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Flowers of Flame: Unheard Voices of Iraq download epub

by Sadek Mohammed,Soheil Najm,Haider Al-Kabi,Dan Veach


Epub Book: 1972 kb. | Fb2 Book: 1140 kb.

Flowers of Flame: Unheard. has been added to your Cart. Haider Al-Kabi is author of the poetry collection Bombardment. Exiled from Iraq after the first Gulf War, Haider immigrated to the United States and is currently a professor of Arabic and Spanish.

Flowers of Flame: Unheard.

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I Michigan State University Press East Lansing, Michigan 48823-5245 Printed and bound in the United States of America.

Flowers of Flame Unheard Voices of Iraq.

by Sadek Mohammed, Soheil Najm, Haider Al-Kabi and Dan Veach. Lansing, MI: Michigan State University Press, 2008. Flowers of Flame: Unheard Voices of Iraq, ed. by Sadek Mohammed and others.

Flowers of Flame: Unheard Voices of Iraq. Flowers of Flame gives us a deeply touching vision of the heart - and the hope -of. 3. today’s Iraq.

As I deployed to Iraq as an Army sergeant late in 2003, I stuffed an anthology of poems (Iraqi Poetry Today; King’s College .

As I deployed to Iraq as an Army sergeant late in 2003, I stuffed an anthology of poems (Iraqi Poetry Today; King’s College, London, 2003) into my rucksack. I never would have guessed that within a couple of years I would meet one of the authors whose work was in the anthology-the amazing poet Dunya Mikhail.

حيدر الكعبي Haider Al-Kaabi‎ updated their profile picture. October 24, 2017 ·. See All. Photos.

Sadeq al-Sadr (March 23, 1943 – February 19, 1999), often referred to as Muhammad Sadiq as-Sadr which is his father's name, was a prominent Iraqi Twelver Shi'a cleric of the rank of Grand Ayatollah. He called for government reform and the release of detained Shi'a leaders. The growth of his popularity, often referred to as the followers of the Vocal Hawza, also put him in competition with other Shi'a leaders, including Ayatollah Mohammed Baqir al-Hakim who was exiled in Iran

In this stunning collection―the first since the American invasion―Iraqis themselves vividly depict the bombing of Baghdad, the fall of Saddam Hussein, the invaders (on both sides), the sectarian violence―and in the midst of it all, the hardships, loves, and hopes of the Iraqi people.      This collection was compiled by Iraqis in exile in the U.S. Poets, editors, and translators in Iraq run the daily risk of suicide bombers, gunfire from all sides, and death squads. The poems included here represent Shias, Sunnis, Kurds, the living and the dead, those who remain in Iraq, and those who fled. It is a testament to the courage of all of the contributors.      Flowers of Flame gives us a deeply touching vision of the heart―and the hope―of today’s Iraq.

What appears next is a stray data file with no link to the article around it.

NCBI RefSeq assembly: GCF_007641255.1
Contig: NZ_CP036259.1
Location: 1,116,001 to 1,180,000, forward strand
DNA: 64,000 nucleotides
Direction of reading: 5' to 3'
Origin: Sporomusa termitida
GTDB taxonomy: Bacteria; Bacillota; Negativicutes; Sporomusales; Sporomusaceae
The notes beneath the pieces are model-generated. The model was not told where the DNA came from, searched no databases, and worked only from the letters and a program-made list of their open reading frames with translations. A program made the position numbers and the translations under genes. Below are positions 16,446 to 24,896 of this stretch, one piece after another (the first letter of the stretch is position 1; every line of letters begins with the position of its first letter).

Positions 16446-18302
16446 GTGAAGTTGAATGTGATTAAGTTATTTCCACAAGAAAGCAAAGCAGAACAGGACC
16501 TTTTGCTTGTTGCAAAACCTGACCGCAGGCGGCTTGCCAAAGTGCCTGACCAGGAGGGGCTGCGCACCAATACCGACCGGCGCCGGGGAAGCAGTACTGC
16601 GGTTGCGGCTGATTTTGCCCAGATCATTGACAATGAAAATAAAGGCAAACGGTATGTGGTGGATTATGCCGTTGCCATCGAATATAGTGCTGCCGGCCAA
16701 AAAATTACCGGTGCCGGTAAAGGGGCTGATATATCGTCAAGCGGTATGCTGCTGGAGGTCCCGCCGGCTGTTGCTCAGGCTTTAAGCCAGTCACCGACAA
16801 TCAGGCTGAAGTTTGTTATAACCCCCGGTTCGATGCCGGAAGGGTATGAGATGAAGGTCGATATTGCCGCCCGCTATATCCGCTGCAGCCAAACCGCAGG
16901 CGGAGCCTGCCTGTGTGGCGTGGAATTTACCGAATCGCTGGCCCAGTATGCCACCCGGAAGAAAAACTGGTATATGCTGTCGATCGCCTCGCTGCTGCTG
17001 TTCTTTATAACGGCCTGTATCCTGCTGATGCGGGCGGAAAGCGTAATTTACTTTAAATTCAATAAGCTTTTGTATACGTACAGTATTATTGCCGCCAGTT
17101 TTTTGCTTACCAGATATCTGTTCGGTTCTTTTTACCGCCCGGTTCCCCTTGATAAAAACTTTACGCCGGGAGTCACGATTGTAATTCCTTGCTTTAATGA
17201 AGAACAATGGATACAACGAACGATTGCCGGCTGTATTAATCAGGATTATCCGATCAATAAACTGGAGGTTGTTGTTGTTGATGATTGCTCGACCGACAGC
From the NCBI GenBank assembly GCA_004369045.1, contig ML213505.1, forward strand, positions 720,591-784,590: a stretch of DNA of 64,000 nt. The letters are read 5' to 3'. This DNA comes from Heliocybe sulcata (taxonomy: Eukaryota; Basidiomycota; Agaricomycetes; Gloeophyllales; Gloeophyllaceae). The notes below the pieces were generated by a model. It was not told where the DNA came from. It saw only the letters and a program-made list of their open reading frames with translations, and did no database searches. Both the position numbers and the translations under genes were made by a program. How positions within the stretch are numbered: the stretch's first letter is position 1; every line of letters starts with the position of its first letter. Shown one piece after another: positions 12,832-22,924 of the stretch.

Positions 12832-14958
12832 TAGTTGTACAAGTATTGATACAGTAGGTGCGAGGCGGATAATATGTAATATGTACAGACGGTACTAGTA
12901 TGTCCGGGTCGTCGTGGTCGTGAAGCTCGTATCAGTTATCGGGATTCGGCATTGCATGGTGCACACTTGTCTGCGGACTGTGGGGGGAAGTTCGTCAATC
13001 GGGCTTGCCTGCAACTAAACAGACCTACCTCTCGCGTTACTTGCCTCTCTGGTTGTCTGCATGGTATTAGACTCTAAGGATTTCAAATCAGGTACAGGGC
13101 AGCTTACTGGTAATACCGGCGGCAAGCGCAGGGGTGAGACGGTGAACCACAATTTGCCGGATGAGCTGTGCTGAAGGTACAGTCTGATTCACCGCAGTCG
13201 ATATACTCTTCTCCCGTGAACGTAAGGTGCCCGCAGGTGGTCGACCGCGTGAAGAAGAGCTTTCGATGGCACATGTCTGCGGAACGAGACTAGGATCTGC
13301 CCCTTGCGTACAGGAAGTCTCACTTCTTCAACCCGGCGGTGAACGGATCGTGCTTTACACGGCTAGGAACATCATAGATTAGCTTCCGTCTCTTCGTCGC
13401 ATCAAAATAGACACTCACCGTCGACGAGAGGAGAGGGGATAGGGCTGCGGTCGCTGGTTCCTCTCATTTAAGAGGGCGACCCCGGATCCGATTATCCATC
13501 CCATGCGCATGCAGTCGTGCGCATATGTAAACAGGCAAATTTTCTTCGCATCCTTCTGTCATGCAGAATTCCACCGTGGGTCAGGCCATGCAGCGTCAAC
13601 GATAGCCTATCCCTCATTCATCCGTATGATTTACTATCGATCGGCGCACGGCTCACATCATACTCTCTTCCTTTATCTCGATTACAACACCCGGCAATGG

Comments: (3)

Ylonean
thanks for the quality of services you provide. I have never imagined getting the book as fast as it arrives to me.
Malarad
The 2003 date of the U.S. invasion of Iraq marks the first of the poems. Poems coming after this trace the changing conditions in Iraq on an emotional basis. The American occupation, daily terrorism, fears for personal safety, and emigration are for the most not dealt with explicitly. Surprisingly perhaps, unlike many poems written under such conditions, these poems are not journalistic or political commentary in literary garb. Mostly, they express the Iraqi soul under the conditions of duress.

Aiming for a collection representing the breadth of expression arising from the dislocations and uncertainties brought by the war irrespective of age, circumstances, political position, or place, the editors sought poems from all parts of Iraq and anywhere in the world in the case of poets driven or emigrating from Iraq. The difficulties of locating, getting in touch with, and then hearing from many of the 35 poets are noted in an introductory essay by one of the editors. This is not noted simply as a technical or practical matter in reaching the aim of such a volume, but also as a reflection of the breakup of Iraqi society.

All of the poems "use the free verse form of modern Iraqi poetry." The translations from Arab, Kurdish, or Turkoman are fluent. The impulses are to express sentiments, not experiment with form or language. While many of the sentiments--longing, sorrow, sympathy--are universal and expected under the circumstances and the imagery of birds, fragrances, gardens, foods, etc. is simple and common in Middle Eastern poetry, the poems do succeed in conveying the particular experience of the Iraqi people. This experience has generally not received much attention amid endless media coverage and a number of books and movies on the war typically dealing with some American concern or issue. Here's a poetry volume which brings to awareness how the war has affected average Iraqis.
Zeus Wooden
After reading this volume from Iraqi poets who personally faced the horror of unjustified war, I am amazed by the beauty and lack of bitterness within these poems. This is an example of how art transcends circumstance, and how suffering can, with the assistance of vision, treat a brutal subject with a wand of innocence and beauty. I highly recommend this collection, as well as the Iraq edition of the Atlanta Review, which overlaps with some of these poems, but contains many others you will not find here. Read them both!
Flowers of Flame: Unheard Voices of Iraq download epub
Humanities
Author: Sadek Mohammed,Soheil Najm,Haider Al-Kabi,Dan Veach
ISBN: 0870138421
Category: Other
Subcategory: Humanities
Language: English
Publisher: Michigan State University Press (August 29, 2008)
Pages: 96 pages